As African American specialist Professor Finnie Coleman at the University of New Mexico has often noted, laws were enacted during the time of the Harlem Renaissance to “suppress Black voices and restrict the rights of African Americans to critique racial inequality and segregation.” The fact that such laws were not isolated constructs but rather part of an ongoing, centuries-long process of cultural subjugation and destruction leads this student to come to a stark but strong conclusion. Revolution was the necessary outcome, and as such, its form had to be radically different from what had been produced by those engaged with the dominant paradigm. Because of this, it is useful to look at the Harlem Renaissance as a revelatory event, apart from the “… literature, painting, and sculpture of white Americans” (Schuyler). As Alain Locke notes in “Enter the New Negro,” an article from the March 1925 issue of Survey Graphic, “The Sociologist, The Philanthropist, the Race-leader are not unaware of the New Negro, but they are at a loss to account for him. He simply cannot be swathed in their formulae. For the younger generation is vibrant with a new psychology; the new spirit is awake in the masses, and under the very eyes of the professional observers is transforming what has been a perennial problem into the progressive phases of contemporary Negro life.” (Locke).

In an ideal world, all art created by humans — who are intrinsically equal — therefore should not be separated or critiqued using gender or cultural affiliation as a guide. But that’s just not realistic, given the history of the Western world. Resistance to the dominant paradigm is an essential part of the search for an authentic personal and cultural identity for any group of people which has been systematically oppressed and suppressed.

Sadly, Schuyler’s essay reads more like wishful thinking (at best) and total cultural indoctrination into the capitalist maelstrom (at worst). Here is an example of that contention: “Again, the Africamerican is subject to the same economic and social forces that mold the actions and thoughts of the white Americans. He is not living in a different world as some whites and a few Negroes would have us believe.” (Schuyler, 2)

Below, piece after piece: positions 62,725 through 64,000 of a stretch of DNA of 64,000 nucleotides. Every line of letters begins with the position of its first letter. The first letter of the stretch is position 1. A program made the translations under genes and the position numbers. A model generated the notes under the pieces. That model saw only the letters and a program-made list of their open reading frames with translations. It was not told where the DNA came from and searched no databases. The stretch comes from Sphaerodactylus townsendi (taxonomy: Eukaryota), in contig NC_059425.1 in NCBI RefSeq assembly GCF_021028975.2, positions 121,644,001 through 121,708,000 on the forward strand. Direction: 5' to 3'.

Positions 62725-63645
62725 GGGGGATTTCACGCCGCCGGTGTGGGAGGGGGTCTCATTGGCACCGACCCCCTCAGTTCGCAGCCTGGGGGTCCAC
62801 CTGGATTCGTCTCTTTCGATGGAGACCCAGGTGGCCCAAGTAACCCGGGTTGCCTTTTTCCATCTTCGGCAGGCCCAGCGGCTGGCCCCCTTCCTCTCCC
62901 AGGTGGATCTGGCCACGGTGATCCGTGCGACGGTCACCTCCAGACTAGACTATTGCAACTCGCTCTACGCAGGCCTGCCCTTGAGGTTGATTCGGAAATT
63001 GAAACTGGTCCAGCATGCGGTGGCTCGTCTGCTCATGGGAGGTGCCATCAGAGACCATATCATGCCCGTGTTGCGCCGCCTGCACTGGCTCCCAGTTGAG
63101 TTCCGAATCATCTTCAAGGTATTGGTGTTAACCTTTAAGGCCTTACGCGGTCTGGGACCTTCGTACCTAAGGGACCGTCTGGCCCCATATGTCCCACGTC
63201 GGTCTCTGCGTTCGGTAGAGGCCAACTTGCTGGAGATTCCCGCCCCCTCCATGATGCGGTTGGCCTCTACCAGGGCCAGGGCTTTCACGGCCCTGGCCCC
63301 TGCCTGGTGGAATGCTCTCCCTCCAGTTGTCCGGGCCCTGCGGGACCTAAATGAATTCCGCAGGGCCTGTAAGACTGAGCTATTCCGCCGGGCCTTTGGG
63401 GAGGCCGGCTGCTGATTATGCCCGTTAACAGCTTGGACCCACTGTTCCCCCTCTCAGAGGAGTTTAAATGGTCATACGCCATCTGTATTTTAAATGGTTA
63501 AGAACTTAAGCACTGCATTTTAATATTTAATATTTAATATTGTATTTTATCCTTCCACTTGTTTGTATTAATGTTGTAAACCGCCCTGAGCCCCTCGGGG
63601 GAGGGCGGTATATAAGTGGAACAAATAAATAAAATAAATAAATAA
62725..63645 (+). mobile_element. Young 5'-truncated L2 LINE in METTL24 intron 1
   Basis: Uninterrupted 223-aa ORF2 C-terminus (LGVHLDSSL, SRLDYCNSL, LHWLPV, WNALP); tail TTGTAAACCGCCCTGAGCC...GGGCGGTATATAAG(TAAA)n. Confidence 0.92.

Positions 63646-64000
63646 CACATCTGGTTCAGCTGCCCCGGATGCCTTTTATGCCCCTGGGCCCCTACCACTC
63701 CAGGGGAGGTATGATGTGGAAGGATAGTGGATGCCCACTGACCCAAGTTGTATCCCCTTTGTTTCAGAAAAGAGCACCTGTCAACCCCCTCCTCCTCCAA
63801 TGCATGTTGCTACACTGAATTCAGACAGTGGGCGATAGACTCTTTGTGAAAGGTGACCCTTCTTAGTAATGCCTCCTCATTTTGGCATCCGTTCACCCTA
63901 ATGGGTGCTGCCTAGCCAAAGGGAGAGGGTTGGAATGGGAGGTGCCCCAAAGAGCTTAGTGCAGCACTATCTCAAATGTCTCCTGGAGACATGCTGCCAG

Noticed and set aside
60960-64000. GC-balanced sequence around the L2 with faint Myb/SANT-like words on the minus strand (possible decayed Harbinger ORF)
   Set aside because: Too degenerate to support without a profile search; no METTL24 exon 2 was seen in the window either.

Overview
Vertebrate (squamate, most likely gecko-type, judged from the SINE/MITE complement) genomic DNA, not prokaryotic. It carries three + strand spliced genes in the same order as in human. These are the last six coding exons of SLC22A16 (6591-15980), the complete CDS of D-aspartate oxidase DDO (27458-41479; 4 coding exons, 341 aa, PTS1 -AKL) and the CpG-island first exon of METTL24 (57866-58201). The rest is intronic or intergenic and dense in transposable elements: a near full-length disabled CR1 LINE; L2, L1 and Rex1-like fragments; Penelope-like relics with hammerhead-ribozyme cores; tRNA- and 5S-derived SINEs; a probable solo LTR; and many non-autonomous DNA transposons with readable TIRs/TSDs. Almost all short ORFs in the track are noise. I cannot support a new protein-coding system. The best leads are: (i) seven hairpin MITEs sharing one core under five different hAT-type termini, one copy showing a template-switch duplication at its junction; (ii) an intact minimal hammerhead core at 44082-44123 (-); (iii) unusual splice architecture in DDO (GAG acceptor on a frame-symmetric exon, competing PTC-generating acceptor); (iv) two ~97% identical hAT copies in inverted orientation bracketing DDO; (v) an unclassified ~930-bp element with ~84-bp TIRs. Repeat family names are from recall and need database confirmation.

Judge is also living in a fantasy world, one wherein the truths of history are still to be uncovered, a parallel universe where we are all American. This attitude is based on his position as a privileged White man whose “golly-gee-willikers” attitude and distrust of “liberals” rises above the rest of his literary motivations.

Jazz is revolutionary though, a revelation made mythic in its proportions by the performers and artists who participated. In Ken Burns’s documentary film series on the subject, the director makes his revelatory stance quite clear. This is especially true in Episode Two, “The Gift.” While describing the jazz musicians contemporary with the Harlem Renaissance as each searching for a distinctive voice, he also couches the process in heroic terms, using dynamic editing and historic film footage to help tell the tale of James Reese Europe and the Harlem Hellfighters. This sequence also locates the nascent jazz narrative in Harlem. On the parade to Harlem, Burns says the band was spreading “their hot new music” while big, integrated crowds cheered them on. Similarly, the story of Duke Ellington is handled in almost hagiographic terms. Can the viewer wonder, from such expositions, that such stories are revolutionary in nature? The answer is yes, when Burns quotes influential American record producer and civil rights activist John Hammond in Episode Four, “The True Welcome”: “The very fact that the best jazz players barely made a living, were barred from all playing jobs in radio and in most nightclubs, enraged me. To bring recognition to the Negro’s supremacy in jazz was the most effective and constructive form of social protest that I could think of.”

The case for jazz as a necessary revolutionary art form that is essential to “the creation of a dignified and distinct identity for African Americans” is advanced as the artform evolves, and Burns notes this fact throughout his documentary series Jazz.  For example, at the conclusion of Episode Seven, viewers are introduced to the postmodern era with an exploding atom bomb and the strains of [Charlie] Parker’s Band playing “Bird Gets the Worm” working together to create a vision of the future that is both uncertain and compellingly revolutionary in nature.




Rudolfo Carrillo

Rudolfo Carrillo is a writer/artist living in Albuquerque, New Mexico. Carrillo holds a BFA  from the University of New Mexico and is currently a graduate student in the UNM English Department. His art work has appeared at 6o6 Gallery, Raw Space, and the ASA Gallery; his literary work has been featured in Typo Mag, On Barcelona, and Maverick Magazine; his work as a journalist has appeared in many regional publications. Carrillo was the news/music editor at Weekly Alibi – where he wrote as August March. Rudolfo recommends the New Mexico Black Leadership Council.


Edited for Unlikely by Jonathan Penton, Editor-in-Chief
Last revised on Saturday, June 1, 2024 - 10:24